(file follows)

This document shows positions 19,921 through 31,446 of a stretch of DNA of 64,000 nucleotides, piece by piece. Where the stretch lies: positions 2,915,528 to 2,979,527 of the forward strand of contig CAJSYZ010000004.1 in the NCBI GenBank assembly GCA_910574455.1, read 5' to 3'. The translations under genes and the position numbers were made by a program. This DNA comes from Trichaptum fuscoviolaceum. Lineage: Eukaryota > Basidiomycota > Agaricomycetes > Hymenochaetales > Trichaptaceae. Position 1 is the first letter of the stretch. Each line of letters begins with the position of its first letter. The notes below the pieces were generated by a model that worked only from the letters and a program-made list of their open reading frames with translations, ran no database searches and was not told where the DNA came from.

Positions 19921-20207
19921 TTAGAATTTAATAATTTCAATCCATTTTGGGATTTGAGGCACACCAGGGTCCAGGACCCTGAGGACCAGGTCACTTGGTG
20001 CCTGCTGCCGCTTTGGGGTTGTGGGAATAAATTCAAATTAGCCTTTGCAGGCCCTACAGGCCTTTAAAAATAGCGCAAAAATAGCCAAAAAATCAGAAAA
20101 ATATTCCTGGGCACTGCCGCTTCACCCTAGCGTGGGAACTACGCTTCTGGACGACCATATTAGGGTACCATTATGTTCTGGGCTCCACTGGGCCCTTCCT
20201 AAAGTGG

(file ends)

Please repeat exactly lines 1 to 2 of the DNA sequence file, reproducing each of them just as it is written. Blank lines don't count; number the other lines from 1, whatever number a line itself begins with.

This document shows positions 19,921 through 31,446 of a stretch of DNA of 64,000 nucleotides, piece by piece. Where the stretch lies: positions 2,915,528 to 2,979,527 of the forward strand of contig CAJSYZ010000004.1 in the NCBI GenBank assembly GCA_910574455.1, read 5' to 3'. The translations under genes and the position numbers were made by a program. This DNA comes from Trichaptum fuscoviolaceum. Lineage: Eukaryota > Basidiomycota > Agaricomycetes > Hymenochaetales > Trichaptaceae. Position 1 is the first letter of the stretch. Each line of letters begins with the position of its first letter. The notes below the pieces were generated by a model that worked only from the letters and a program-made list of their open reading frames with translations, ran no database searches and was not told where the DNA came from.

Positions 19921-20207